You know the job market is competitive when “entry-level” jobs require 2-3 years of experience. It makes me wonder if there are pre-beginner positions somewhere that I don’t know about.
I once sought advice from a recruiter who could help me land what I thought was my dream job. When he told me I didn’t measure up, I asked what I could do to improve my resume.
His response? He basically told me it was too late to do anything about it. Other applicants had taken 1-2 years off of school to travel overseas while volunteering, learning new languages, and accumulating leadership experience. He himself had founded a successful non-profit in Africa while he was in college.
I was 20 years old with a 3.7 GPA, a leadership role in a business school organization, and three internships on my resume. But according to my own personal dream crusher, it was too late to be good enough.
If you’re stuck in the dreadful “need experience to get experience” cycle, you’re definitely not alone. Fortunately, there is a way out. Ending the cycle is neither quick nor easy, so prepare to get creative, humbled, and brave.
Online learning is becoming increasingly prominent. If you don’t have a degree, or are finding that a degree alone isn’t cutting it, consider getting some additional education. While certifications don’t fill secondary educational requirements, they do help connect the dots between your qualifications and the jobs specs.
Imagine you’re hiring an accountant and you have a big stack of resumes from grads that all have accounting degrees. You don’t really know what their coursework covered, what programs they became familiar with, or if they’re really “proficient” at excel or just used it for one project.
Then you notice that one applicant has a credible Quickbooks certification. Your business uses Quickbooks to reconcile accounts and you’d love to be able to skip that training with a new accountant. The choice is obvious. While most of the applicants probably have a working knowledge of accountancy, this candidate is ready to jump right in.
The same goes for positions that don’t require degrees. Find out what specific programs, techniques, equipment, or technology are used in the positions you want, then get training in those areas.
How to get started
If the training you’re looking for isn’t offered by the brand, or isn’t associated with a brand, try a learning platform. LinkedIn has training videos that automatically post certifications to your LinkedIn profile upon completion. Udemy and Skillshare are among the other sites where you can deepen your skillset online.
Mentors are the live version of online training. It gives you the opportunity to ask questions and engage in conversation with an expert in your field. The interactive element elevates your experience from passive education to active training.
Mentorships appeal to companies because it reduces the amount of training you’ll need before you become a self-sufficient contributor. Not only does that decrease the amount they spend paying you for unproductive hours, but it also decreases the amount they spend paying someone else for unproductive hours while they train you.
How to get started
Cold-calling an expert to find a mentor should be your last resort. The best thing to do is openly talk about your search and boldly ask for what you need. Post an honest (but not desperate or overbearing) inquiry for help from your friends on social media. Reach out to anyone you know who might have a lead. Bring it up in conversation, then follow up with anyone who responds with interest.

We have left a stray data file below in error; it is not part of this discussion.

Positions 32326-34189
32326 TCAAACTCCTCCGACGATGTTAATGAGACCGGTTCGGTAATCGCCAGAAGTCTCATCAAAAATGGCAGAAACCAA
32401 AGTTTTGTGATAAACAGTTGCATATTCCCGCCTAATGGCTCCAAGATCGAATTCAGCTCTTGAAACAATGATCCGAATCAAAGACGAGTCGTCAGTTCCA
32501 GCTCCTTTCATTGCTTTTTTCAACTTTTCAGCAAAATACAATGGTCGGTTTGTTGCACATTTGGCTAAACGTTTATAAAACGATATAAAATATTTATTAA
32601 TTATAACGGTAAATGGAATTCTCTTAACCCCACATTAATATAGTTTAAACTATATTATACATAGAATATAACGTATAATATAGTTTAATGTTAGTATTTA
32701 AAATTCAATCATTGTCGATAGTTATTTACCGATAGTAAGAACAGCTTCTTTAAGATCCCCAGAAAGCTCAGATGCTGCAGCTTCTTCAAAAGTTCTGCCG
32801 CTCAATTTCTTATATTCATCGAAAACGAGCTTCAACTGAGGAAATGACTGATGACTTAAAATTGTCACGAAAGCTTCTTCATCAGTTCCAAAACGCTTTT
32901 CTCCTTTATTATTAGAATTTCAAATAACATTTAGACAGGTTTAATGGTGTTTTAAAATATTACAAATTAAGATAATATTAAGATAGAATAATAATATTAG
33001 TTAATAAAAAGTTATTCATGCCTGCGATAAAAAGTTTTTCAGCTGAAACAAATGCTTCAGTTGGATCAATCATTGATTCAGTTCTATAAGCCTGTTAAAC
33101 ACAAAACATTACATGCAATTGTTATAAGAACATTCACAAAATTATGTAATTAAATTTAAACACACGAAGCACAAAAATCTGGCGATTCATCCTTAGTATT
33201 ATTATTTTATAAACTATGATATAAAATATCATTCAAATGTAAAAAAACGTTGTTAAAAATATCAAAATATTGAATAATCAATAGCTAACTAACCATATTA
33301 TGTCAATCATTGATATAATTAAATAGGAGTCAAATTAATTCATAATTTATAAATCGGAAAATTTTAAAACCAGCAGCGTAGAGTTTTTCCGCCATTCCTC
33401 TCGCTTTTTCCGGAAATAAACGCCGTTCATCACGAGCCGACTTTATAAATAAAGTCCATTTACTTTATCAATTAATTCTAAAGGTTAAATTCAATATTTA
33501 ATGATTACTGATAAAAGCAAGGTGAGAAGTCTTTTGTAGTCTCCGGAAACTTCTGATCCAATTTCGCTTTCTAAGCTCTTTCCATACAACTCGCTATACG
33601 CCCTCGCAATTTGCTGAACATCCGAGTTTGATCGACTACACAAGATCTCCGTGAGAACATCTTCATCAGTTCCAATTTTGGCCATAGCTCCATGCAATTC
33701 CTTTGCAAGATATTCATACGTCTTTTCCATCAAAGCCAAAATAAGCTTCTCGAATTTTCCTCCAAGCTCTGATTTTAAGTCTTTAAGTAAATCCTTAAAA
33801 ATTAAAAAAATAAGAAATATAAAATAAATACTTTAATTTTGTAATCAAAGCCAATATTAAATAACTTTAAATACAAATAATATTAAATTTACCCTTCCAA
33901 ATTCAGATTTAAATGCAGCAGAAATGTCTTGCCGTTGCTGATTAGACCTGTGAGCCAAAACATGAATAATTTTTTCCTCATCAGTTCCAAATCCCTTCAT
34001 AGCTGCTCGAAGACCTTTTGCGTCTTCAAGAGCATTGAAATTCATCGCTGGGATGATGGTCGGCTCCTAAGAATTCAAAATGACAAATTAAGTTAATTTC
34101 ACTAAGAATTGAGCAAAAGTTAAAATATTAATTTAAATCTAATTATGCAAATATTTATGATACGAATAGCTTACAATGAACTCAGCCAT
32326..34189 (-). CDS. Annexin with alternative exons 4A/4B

It doesn’t have to be awkward. If you’re having trouble finding the words, try a variation of the following:
“I’m looking to expand my knowledge of _____. Do you know anyone in a related position that would be willing to offer me some advice?”
Internships are a level up from mentorship because they tend to be more hands on. Most of the time you’ll be trusted with real responsibilities, see real results, and interact with peers and bosses in a real way.
Companies love when you’ve already made your first mistakes on someone else’s dime. Plus, you’re more likely to stay in a full-time position long-term because you come on with a better picture of what you’re looking for.
Unfortunately, the internship market can be even more competitive than the job market as students try out different fields before choosing a career path. Unpaid internships often offer the same benefits to your resume, while being a bit less competitive and more appealing to employers.
Yes, ideally you would get paid for internships. You may even be overqualified for these kinds of positions. But a few months of humility might tip the scale for the experience requirements at the job you really want. At the very least, it provides additional networking opportunities. You may even get hired on full-time if you really blow them away. The point is to get in the door.
How to get started
Internships are typically found in the same places as job postings, i.e. LinkedIn, ZipRecruiter, Monster, Glassdoor, Indeed, company websites, job fairs, school job boards, etc. However, especially in industries where unpaid internships are the standard, you might need to invent your own internship.
Reach out to your network in the same manner as explained for mentorships. When you get in contact with the right person, ask if there are any internship opportunities. If they say no, ask if they would be open to taking you on as an unpaid intern. As long as you seem worth the effort, you’ll find that companies are pretty flexible if an employee requests to have you. Just don’t be afraid of being forward. Who’s going to be annoyed by free labor?
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